The horror. The horror!
I don’t know about you, but a lot of these “tips” just don’t work for me. I’m not a fan of powdering my thighs nor smearing them with lube pre-run. I also don’t get how cotton shorts are supposed to be worse than synthetic fibers? This isn’t a problem I have often, but it made me thin…..maybe I’d rather have the much talked about Thigh Gap?
I decided to read back through some posts on the topic
For me the thigh gap is something I kind of wish I had for the specific reason of running and cycling. A lot of cyclists wear long lycra shorts to prevent the chaffing with the seat and a lot more runners and triathletes wear something similar. I, however, am not in the position to go out and get a whole new wardrobe to keep running a few times a week. So, I’ll have to try out some of these other alternative solutions, continue to love my thighs (because I do), and occasionally suffer through a few raw spots. Changing my thighs through plastic surgery, targeted training plans, extreme dieting, or otherwise is not an option for me.
So tell me….
Do you suffer from thigh chaffing during exercise or otherwise?
How have you combated it?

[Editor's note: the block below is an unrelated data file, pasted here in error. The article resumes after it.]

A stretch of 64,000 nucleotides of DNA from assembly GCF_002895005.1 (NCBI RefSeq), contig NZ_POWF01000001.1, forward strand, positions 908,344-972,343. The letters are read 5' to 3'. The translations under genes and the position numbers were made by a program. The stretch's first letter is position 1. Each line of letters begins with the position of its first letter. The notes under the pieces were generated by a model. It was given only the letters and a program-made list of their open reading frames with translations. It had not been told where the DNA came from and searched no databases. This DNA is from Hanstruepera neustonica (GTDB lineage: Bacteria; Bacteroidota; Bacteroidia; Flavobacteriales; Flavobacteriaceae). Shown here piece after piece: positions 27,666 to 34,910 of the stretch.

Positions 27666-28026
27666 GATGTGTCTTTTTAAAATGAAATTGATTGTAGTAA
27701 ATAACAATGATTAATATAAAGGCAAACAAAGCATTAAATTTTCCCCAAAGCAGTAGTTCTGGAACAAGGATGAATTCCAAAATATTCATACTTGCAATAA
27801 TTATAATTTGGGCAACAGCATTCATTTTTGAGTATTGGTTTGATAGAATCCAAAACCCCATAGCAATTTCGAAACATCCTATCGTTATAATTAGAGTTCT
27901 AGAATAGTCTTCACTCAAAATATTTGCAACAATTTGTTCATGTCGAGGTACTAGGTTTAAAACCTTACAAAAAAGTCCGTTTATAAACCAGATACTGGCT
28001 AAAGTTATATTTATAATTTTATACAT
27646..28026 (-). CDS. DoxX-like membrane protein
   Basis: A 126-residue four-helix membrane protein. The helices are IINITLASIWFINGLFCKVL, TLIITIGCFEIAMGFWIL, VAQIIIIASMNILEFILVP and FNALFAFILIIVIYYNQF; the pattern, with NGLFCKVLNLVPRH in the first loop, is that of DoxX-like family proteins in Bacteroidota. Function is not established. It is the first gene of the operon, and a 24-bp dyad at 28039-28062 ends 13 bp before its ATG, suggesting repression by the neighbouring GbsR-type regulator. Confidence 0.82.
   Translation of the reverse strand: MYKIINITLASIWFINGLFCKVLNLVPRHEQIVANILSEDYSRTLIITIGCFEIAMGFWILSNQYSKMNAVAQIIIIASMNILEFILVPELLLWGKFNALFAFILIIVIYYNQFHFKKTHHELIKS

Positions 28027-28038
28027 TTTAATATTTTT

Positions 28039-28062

Are you pro or anti-thigh gap?
I am still finding time to meet the demands of my self-imposed 30 Days of Yoga challenge, but finding it harder to make the time to write about it. Some of that is because it’s a personal practice and sometimes I just want to do it and not mention that I did it. Other times I just allow life to get in the way of writing.
So, here’s a quick recap of the practices I did last Wednesday through Sunday and my plan for this last week of September. Continue reading “The Yoga Report”
Yesterday I did it….I finished my first competitive event since August 2009! I completed the Joyce Irish Pub 5k race in Brunswick Forest as part of the 5 Star Race Productions event held there that morning. While the original goal was 10k distance or longer….here’s my Race Report…. Continue reading “Race Report – Oktoberfest 5k”
This sounds silly, I know, but I put off writing this post until I had all of the things I wanted to say ready for it.
It is my 300th post!
Continue reading “The 300”